Turn on the machine again and rotate the dough about 30 times under the cover, and then remove it to a lightly floured work surface. it should be fairly smooth and quite firm.
Let the dough rest for 2 minutes and then knead roughly and vigourously. The final dough should not stick to your hands as you knead (although it will stick if you pinch and hold a piece); it should be smooth and elastic and, when you hold it up between your hands and stretch it down, it should hold together smoothly.
Preliminary rise - 40 to 60 minutes at around 75F. Place the dough into a clean dry bowl, (do not grease the bowl), cover with plastic wrap, and set in a warm place free from drafts. (note the French do not grease the bowl because they believe the dough needs a seat to push up from). This first rise is sufficient when the dough has definitely started to rise and is about 1 1/2 times its original volume.
Turn the dough onto your lightly floured work surface roughly and firmly pat and push it out into a 14 inch rectangle. Fold one of the long sides over toward the middle, and the other long side over to cover it, making a 3 layer cushion. Repeat the operation. This important step redistributes the yeast throughout the dough, for a strong second rise. Return the dough smooth side up the bowl; cover with plastic wrap and again set to rise.
Final rise in the bowl - about 1 to 1 1/2 hours or longer. The bread should be 2 1/2 to 3 times its original bulk. It is the amount of rise that is important here, not the timing.
Cut the dough in half. Set one piece aside and cover with a towel.
On a lightly floured work surface pat the dough into a 14 inch rectangle, squaring it up as evenly as you can.
Fold the rectangle of dough in half lengthwise and using the heel of your hand, firmly press the edges together whether they meet. Seat well. Pound the dough flat. Now repeat - patting the dough out again and folding it over and sealing the edges. Pinch the edges well and Rotate the dough so that the sealed edge in on the bottom.
Repeat with second piece of dough.
Cover with plastic wrap or loosely with a towel and let rise to more than double again at about 75Â°f.
Place stone in oven and Preheat oven to 450Â°F. Slash three long cuts into the loaves and place on the hot stone. Immediately toss a number of ice cubes on to the bottom on the oven to create steam. Bake until bread is golden and has an interior temp of 200Â°F. Takes about 30 minutes.
Making Dough in a Mixer or by Hand
When you are making dough in an electric mixer with a dough hook, proceed in the same general way with the rests indicated, and finish by hand. or mix the dough by hand in a bowl, turn out on a work surface, and start the kneading by lifing it up with a sraper and slapping it down roughly for several minutes until it has body. Let it rest several minutes and then proceed to knead.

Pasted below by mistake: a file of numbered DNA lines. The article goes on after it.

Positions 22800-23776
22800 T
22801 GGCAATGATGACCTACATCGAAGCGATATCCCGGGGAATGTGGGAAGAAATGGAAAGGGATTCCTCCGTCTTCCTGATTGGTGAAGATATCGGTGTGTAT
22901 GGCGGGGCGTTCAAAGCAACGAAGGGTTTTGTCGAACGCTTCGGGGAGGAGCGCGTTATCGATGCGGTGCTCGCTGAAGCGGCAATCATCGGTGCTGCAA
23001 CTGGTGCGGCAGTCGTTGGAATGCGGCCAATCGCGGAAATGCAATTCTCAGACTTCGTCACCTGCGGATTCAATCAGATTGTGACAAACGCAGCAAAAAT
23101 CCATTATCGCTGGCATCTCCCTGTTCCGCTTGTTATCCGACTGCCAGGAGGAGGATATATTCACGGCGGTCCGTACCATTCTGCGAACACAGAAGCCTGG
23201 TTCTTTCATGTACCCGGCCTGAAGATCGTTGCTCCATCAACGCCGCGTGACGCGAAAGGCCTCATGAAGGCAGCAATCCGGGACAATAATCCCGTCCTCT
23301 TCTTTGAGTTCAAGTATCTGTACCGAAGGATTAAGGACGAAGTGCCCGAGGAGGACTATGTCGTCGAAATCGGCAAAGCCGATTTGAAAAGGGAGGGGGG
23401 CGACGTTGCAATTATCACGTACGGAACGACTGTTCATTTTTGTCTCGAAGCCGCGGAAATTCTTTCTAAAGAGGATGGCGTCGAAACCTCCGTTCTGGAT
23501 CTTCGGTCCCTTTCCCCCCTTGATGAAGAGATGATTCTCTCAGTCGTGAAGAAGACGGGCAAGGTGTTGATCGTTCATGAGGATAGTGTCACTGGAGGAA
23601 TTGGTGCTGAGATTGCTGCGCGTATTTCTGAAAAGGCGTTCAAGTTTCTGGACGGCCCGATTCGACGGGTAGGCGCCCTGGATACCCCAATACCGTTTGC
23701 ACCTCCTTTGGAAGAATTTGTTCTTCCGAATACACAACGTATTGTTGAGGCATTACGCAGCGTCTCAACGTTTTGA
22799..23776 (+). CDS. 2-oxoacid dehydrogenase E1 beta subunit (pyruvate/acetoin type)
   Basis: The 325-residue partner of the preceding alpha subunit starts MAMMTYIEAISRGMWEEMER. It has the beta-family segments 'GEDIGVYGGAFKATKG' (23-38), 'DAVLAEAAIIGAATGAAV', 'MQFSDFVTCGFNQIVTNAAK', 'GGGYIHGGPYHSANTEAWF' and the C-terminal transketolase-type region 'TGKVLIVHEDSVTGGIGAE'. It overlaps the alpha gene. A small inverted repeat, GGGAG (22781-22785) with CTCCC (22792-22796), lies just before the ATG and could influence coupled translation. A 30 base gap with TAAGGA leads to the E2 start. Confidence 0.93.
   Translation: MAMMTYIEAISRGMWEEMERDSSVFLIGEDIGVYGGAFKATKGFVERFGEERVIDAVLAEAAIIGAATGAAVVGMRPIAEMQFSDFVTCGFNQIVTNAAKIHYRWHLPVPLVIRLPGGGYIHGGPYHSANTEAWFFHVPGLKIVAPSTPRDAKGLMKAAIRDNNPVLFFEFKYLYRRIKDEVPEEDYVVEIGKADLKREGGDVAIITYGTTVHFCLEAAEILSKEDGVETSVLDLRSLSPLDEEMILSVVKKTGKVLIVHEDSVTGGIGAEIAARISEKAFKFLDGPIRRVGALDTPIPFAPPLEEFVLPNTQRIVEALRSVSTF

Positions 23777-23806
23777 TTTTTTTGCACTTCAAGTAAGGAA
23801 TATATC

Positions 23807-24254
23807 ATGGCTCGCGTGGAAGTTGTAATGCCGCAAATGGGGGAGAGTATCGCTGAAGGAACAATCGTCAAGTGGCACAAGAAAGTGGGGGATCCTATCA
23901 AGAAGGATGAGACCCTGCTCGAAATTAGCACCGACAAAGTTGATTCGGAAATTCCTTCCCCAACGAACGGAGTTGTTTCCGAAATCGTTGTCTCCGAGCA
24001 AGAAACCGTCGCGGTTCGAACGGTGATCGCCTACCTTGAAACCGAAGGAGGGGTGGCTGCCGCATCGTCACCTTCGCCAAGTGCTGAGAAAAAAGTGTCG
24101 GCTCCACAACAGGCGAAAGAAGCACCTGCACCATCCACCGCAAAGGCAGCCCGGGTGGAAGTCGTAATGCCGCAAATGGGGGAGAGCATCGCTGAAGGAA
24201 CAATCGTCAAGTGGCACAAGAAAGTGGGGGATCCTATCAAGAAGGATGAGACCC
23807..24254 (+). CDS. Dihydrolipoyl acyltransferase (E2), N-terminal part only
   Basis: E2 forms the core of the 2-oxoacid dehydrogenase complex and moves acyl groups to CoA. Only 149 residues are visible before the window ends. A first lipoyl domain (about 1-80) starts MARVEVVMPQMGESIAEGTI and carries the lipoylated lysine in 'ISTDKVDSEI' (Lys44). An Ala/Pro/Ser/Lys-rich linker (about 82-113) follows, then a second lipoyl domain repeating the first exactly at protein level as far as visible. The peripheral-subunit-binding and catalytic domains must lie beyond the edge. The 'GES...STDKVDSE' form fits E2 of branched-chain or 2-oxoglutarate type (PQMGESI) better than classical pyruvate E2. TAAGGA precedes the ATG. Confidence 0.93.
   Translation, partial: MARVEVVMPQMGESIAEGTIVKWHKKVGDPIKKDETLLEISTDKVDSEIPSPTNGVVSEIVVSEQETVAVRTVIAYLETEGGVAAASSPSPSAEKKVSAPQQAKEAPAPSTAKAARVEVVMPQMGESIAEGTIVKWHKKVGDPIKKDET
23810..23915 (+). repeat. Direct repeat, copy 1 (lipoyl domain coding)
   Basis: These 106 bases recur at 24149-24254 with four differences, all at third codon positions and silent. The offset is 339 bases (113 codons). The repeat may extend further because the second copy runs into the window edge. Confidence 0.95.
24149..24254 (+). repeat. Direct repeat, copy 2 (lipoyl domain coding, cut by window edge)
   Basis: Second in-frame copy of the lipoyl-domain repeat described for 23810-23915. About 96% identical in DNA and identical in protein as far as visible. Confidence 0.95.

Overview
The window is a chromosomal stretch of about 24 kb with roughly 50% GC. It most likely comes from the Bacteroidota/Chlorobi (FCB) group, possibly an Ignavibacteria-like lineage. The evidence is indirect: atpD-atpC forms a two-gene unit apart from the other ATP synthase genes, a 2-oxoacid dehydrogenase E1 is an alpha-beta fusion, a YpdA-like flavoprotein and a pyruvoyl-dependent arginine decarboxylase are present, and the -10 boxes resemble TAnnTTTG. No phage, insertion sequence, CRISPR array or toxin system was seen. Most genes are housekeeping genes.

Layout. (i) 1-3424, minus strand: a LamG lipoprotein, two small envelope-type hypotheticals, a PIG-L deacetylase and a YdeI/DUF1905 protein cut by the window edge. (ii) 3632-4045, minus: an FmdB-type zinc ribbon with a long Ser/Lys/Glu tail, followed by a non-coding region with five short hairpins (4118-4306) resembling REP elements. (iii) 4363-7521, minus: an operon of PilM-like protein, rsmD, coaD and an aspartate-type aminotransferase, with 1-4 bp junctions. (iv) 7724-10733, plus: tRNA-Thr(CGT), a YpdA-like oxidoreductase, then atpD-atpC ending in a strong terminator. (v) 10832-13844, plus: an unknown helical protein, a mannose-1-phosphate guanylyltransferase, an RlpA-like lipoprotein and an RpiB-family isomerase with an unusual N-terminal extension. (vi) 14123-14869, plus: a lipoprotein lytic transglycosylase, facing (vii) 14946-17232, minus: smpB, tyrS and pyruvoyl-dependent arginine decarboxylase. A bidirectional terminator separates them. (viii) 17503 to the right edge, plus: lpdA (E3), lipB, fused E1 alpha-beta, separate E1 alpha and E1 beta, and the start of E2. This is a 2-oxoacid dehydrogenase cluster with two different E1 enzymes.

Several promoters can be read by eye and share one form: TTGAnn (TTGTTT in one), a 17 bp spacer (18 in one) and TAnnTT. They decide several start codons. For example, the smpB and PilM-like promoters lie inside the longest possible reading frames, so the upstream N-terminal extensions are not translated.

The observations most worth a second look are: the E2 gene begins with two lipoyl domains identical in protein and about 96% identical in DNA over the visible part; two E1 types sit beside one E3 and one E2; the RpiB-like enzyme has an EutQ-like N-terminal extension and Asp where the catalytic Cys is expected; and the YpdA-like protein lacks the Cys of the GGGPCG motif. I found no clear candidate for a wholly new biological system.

Recipe: No-Knead Bread
Adapted from Jim Lahey, Sullivan Street Bakery
Time: About 1Â½ hours plus 14 to 20 hoursÂ rising
3 cups all-purpose or bread flour, more for dusting
Â¼ teaspoon instant yeast
1Â¼ teaspoons salt
Cornmeal or wheat bran as needed.
1. In a large bowl combine flour, yeast and salt. Add 1 5/8 cups water, and stir until blended; dough will be shaggy and sticky. Cover bowl with plastic wrap. Let dough rest at least 12 hours, preferably about 18, at warm room temperature, about 70 degrees.
2. Dough is ready when its surface is dotted with bubbles. Lightly flour a work surface and place dough on it; sprinkle it with a little more flour and fold it over on itself once or twice. Cover loosely with plastic wrap and let rest about 15 minutes.
3. Using just enough flour to keep dough from sticking to work surface or to your fingers, gently and quickly shape dough into a ball. Generously coat a cotton towel (not terry cloth) with flour, wheat bran or cornmeal; put dough seam side down on towel and dust with more flour, bran or cornmeal. Cover with another cotton towel and let rise for about 2 hours. When it is ready, dough will be more than double in size and will not readily spring back when poked with a finger.
4. At least a half-hour before dough is ready, heat oven to 450 degrees. Put a 6- to 8-quart heavy covered pot (cast iron, enamel, Pyrex or ceramic) in oven as it heats. When dough is ready, carefully remove pot from oven. Slide your hand under towel and turn dough over into pot, seam side up; it may look like a mess, but that is O.K. Shake pan once or twice if dough is unevenly distributed; it will straighten out as it bakes. Cover with lid and bake 30 minutes, then remove lid and bake another 15 to 30 minutes, until loaf is beautifully browned. Cool on a rack.
Yield: One 1Â½-pound loaf.
Did you find what you were looking for yet Gardenlad?
You might want to try this recipe for Pain a'l'Ancienne posted on the Cooking forum. It will take you two days to make it, but it is well worth the effort.
Actually I did, Ann, from a different site where, apparently, nobody was confused by the term peasant bread.
I've kept four of the recipes in my to-try file. I'm particularly intrigued with two of them; one, identified as Rosemary Peasant Bread, obviously includes rosmary, and the other, called Portuguese Peasant Bread, which includes barley baby cereal as one of the ingredients.
Now the question is, which to try first?
Great! You found a site that combined Italian, Portuguese, French, Norwegan, and Russian Peasant bread all into one.
Would you mind sharing the site?
Hope you will post recipes and reviews as you work your way through the site.
Gardenlad, I guess the term "peasant" bread means different things to different people. I'm glad that you were able to find a recipe that fits what you were looking for.
Barley baby cereal? Who would have thought!
Leave it to the Portuguese to be that creative to use barley baby cereal as a bread ingredient!
I'm wondering about the peasants in the countryside of Portugal are doing with barley baby cereal. I thought by peasant bread you were looking for a bread that a peasant woman might bake to serve to her family, or one that might be found at a market in Europe. Obviously I was mistaken.
Where did the recipe for the Pain a'l'Ancienne go?
Linda - I found the Portuguese Peasant Bread & lots of other great recipes at this website: